Demand for Urban Apartments Crosses Demographic Lines

  Stephen Sise, Golub & Company In recent years, t...


Stephen Sise, Golub & Company
Stephen Sise, Golub & Company

In recent years, thought leaders in the multifamily sector have explained the national surge of urban high-rise apartment development in cities as a way to meet demand from one demographic group: Millennials. Now, more people are recognizing that Baby Boomers play an equally important role.

The notion that older Americans are as attracted to high-rise apartment living as young people are isn’t new. Affluent empty nesters and active seniors have long driven apartment demand in places like Chicago’s downtown neighborhoods, where Golub & Company has been developing, redeveloping and managing apartments for decades. As more of the Baby Boom generation reaches retirement age, the need for apartments that fit their lifestyle and desire for convenience increases.

In recent years, the development focus shifted toward attracting Millennials, the largest and most visible force in the market.  However, a recent analysis from the Federal Reserve Bank of Kansas City showed that the surge in young apartment-dwellers has not been single-handedly responsible for increased demand for urban rental housing.

The report, The Demographic Shift from Single-Family to Multifamily Housing, forecasts that apartment development will continue to meet strong demand while the single-family home market will grow more slowly, mainly for demographic reasons. In the multifamily market, “the main source of long-term demand is coming from aging baby boomers, and that’s going to continue for at least a decade,” according to the report’s author, senior economist Jordan Rappaport.

As a long-term developer, owner and manager of urban apartment buildings, Golub has created luxury multifamily housing to appeal to both younger and older renters. Now we’re seeing enough common interest across demographic lines that it’s increasingly feasible to create a luxury property that appeals to renters of all ages.

A prime example is the redevelopment of Chestnut Place, a high-rise, mixed-use apartment tower on the western edge of the Gold Coast. Built in 1980, the 30-story building was acquired by USAA Real Estate Company and Golub and Company in 2014 and is currently undergoing a significant renovation to appeal to renters across the demographic spectrum. New and upgraded amenities such as a large resident lounge, business center, wi-fi café, fitness center, patio and grilling area were designed to appeal to Millennials, while new high-end retail spaces with two-story facades made possible by the decision to move the residential entrance to Chestnut Street assures Baby Boomers that their home is truly part of the Gold Coast.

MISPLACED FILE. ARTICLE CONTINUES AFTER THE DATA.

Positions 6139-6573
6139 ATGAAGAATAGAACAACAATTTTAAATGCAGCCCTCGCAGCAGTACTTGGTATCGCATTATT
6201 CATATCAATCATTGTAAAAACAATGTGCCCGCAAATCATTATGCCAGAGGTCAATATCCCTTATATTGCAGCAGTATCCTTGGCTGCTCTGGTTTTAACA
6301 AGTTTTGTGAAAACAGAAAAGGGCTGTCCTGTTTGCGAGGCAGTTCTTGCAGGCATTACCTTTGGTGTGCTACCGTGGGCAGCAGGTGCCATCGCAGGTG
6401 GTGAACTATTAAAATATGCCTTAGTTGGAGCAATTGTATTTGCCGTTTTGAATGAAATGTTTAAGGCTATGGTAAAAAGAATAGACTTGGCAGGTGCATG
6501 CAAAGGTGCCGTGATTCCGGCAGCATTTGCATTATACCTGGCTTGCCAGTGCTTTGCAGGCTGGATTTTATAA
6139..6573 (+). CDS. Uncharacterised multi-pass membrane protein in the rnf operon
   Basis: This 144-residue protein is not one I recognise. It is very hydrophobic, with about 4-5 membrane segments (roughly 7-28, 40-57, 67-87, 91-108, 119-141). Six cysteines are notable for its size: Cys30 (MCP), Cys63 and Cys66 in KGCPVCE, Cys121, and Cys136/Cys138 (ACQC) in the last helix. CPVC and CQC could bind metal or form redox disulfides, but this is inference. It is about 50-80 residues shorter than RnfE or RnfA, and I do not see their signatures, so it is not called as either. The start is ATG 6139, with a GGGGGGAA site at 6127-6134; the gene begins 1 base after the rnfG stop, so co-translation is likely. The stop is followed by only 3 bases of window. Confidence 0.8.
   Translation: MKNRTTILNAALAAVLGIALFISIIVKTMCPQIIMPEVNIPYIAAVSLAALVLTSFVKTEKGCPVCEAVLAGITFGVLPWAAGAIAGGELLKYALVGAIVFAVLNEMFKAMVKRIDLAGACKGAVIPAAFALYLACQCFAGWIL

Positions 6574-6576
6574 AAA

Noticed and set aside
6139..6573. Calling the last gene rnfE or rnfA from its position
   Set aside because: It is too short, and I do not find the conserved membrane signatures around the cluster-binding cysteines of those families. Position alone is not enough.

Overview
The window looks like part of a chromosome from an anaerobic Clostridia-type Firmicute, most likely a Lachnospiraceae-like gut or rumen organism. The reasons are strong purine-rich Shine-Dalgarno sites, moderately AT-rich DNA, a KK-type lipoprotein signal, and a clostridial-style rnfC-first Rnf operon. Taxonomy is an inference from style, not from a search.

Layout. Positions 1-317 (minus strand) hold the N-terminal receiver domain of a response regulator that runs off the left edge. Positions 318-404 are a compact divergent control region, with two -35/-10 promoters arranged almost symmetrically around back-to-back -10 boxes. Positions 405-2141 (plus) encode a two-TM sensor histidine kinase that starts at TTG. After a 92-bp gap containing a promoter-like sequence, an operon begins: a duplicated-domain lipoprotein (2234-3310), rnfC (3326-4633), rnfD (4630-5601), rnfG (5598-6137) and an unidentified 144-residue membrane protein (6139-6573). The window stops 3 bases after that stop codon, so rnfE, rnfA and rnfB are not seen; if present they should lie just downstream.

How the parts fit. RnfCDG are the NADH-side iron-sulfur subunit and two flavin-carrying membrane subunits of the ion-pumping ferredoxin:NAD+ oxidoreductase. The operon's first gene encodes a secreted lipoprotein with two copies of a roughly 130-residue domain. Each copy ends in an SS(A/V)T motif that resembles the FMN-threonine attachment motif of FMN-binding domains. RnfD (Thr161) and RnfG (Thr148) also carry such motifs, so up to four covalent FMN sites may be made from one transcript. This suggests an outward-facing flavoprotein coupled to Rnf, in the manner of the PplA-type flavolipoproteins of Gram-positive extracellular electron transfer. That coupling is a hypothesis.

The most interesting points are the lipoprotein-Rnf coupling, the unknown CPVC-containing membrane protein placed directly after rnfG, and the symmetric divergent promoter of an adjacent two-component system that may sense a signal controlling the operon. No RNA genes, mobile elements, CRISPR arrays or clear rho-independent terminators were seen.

But what we’re seeing on the ground is that residents of all ages are attracted to many of the same features and amenities at and around Chestnut Place.  We’re about halfway through a phased remodeling of the building’s 280 convertible, one-bedroom and two-bedroom apartments, and the finishes and features desired by the two demographic groups have more similarities than differences.

Similar demographic dynamics are at work in some of our other new and renovated apartment projects around Chicagoland, such as Moment and Sienna Flats in Streeterville and Vantage of Oak Park. Not every work-live-play neighborhood has the right mix of retail and amenities to draw both younger and older residents, but the ones that can achieve this balance are likely to have more sustainable success throughout the market cycle.

With the renovation of Chestnut Place, we like to say we’re reinventing the corner of State and Chestnut. Meanwhile, the neighborhood and others like it around the country may be reinventing the concept of city apartment living, by appealing equally to both of the demographic groups that are driving the market’s long-term growth.

Stephen Sise serves as Senior Vice President, Portfolio Management, Golub & Company